Though the two judges differed a bit on how they viewed Sahara’s petition against the Securities Appellate Tribunal’s (SAT’s) confirmatory order to refund the money, they were unanimous in rejecting every single argument proffered by Sahara that it was somehow exempt from Sebi’s jurisdiction since it was making a private placement of OFCDs and didn’t need the marker regulator’s nod or supervision.
While Justice Radhakrishnan noted the “dubious method” used by Sahara to make a public placement of OFCDs by calling it a private placement, Justice Khehar called attention to the strenuous efforts of the Sahara group to avoid giving the right information to Sebi, despite being given every opportunity to do so.
It seems that when Sebi’s Abraham asked his investigating officer to check four names of investors in Sahara’s OFCD list, two of them turned out to be non-existent. At the Securities Appellate Tribunal (SAT), where Sahara appealed against Abraham’s order, this finding was ignored on the ground that Sahara was not given a fair hearing on this issue –and this went against the principle of natural justice.
But Justice Khehar would have none of this. He said: “The rules of natural justice, being founded on principles of fairness, can be available only to a party which has itself been fair, and therefore, deserves to be treated fairly.”
When SIREC and SHIC claimed Sebi had not given them a fair hearing, SAT upheld their stand and ignored this finding of Sebi. But Justice Khehar said: “Whether or not the two companies herein could be permitted to agitate against the factual determination rendered by Sebi, based on inquiries made at the behest of Sebi (through its Investigating Authority) would depend upon their fairness in furnishing the materials sought by Sebi. It is apparent that both SIREC and SHIC, based on one excuse or another, did not provide the factual details sought by the Sebi, though the same were available with them.”
Briefly, this is what the case was all about and why the judges came down heavily on Sahara.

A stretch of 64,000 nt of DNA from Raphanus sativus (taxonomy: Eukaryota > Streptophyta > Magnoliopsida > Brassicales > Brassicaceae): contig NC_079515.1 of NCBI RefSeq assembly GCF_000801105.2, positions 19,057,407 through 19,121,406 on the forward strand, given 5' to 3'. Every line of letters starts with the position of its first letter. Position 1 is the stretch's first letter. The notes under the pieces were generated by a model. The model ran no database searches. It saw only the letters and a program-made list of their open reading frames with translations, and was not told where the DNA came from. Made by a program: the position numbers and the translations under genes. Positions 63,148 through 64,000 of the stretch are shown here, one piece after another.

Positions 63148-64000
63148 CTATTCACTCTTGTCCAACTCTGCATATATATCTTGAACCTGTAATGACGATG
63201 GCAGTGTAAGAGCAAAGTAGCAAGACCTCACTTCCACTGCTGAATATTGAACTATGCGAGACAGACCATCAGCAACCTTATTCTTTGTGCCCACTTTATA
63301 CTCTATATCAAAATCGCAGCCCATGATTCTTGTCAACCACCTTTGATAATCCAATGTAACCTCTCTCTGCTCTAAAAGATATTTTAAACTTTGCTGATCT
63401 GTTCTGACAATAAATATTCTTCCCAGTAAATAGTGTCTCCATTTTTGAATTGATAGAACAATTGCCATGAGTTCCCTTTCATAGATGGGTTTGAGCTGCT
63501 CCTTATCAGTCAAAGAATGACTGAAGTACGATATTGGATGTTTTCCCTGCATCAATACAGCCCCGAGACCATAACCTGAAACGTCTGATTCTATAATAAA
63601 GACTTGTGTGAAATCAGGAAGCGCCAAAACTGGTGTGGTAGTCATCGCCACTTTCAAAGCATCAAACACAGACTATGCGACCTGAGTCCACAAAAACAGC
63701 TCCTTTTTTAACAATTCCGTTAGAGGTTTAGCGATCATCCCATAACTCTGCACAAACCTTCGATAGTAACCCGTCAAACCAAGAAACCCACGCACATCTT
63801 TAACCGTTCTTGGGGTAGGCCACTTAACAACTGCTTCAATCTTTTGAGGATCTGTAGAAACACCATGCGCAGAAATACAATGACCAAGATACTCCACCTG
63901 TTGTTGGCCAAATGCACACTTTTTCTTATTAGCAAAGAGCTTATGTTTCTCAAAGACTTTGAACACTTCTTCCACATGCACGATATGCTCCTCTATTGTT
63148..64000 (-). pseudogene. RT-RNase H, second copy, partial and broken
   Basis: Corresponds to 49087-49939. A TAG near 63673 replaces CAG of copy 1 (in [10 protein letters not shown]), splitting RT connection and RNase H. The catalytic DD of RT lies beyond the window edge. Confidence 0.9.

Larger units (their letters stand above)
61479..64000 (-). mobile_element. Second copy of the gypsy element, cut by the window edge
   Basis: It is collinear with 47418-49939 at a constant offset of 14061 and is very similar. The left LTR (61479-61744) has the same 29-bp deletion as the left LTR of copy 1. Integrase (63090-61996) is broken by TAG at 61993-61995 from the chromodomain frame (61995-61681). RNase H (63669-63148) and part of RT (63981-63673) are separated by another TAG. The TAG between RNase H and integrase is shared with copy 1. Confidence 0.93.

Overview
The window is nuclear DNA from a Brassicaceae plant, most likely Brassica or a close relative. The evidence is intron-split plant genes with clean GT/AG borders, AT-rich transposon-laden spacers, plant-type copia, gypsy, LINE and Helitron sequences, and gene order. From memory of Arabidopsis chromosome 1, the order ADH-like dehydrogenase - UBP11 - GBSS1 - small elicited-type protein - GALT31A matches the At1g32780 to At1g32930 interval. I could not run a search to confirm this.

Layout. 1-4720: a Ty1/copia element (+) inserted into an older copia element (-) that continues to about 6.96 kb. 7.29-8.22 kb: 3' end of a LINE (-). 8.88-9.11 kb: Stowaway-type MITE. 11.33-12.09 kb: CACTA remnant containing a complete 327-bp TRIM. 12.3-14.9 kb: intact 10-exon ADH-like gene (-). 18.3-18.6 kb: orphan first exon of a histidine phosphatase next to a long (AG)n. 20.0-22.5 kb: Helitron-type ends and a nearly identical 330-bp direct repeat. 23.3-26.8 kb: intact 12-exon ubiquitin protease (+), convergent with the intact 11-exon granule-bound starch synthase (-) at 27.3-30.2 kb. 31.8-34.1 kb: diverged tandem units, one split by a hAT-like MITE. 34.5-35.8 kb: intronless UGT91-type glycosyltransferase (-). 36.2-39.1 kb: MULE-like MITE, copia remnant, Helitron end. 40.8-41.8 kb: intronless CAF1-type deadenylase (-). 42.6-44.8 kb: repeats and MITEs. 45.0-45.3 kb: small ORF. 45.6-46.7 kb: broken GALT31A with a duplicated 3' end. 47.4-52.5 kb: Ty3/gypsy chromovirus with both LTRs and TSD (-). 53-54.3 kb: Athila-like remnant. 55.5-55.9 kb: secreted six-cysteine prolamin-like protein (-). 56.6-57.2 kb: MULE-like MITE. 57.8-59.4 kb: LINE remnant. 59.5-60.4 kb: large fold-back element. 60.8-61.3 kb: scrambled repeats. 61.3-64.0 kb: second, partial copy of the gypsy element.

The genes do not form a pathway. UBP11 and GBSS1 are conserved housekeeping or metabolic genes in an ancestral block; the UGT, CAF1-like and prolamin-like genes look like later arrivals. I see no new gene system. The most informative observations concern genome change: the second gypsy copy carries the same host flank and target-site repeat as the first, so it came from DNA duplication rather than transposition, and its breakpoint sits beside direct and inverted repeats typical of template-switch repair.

SIREC and SHIC claimed they were going to raise around Rs 20,000 crore each through a private placement, and got Registrar of Companies approval for the same. But since it was a private placement, they claimed Sebi had no role in it. But Sebi, which came to know about this plan indirectly, realised that the companies were offering subscriptions to millions of people, and thus were effectively making a public offer of securities.
In an order dated 23 June last year, Sebi’s Whole-Time Member KM Abraham said this was illegal and an attempt to evade its jurisdiction and asked them to return all the money with 15 percent interest.
The SAT, and now the Supreme Court, upheld this Sebi order and, in the process, confirmed the following:
- Any company seeking to raise money from 50 or more investors is essentially making a public issue. All public issues have to be listed.
- OFCDs, which are hybrid investments, do come under Sebi’s jurisdiction since they are debentures that become shares later at the option of the investor.
- Any public issue has to be listed on the stock exchanges, and thus any issue with 50 or more investors has to be compliant with Sebi’s rules and regulations. Since Sahara evaded both Sebi and the listing requirement, there was no option but to ask Sahara to refund the money.
Sahara’s boss Subrata Roy will not only have to find the money to refund it all – the amount could be around Rs 27,000, including interest, but he will also have to provide Sebi with documentation on his investors – assuming they all exist.
After that, his key senior managers in the two companies may face other liabilities.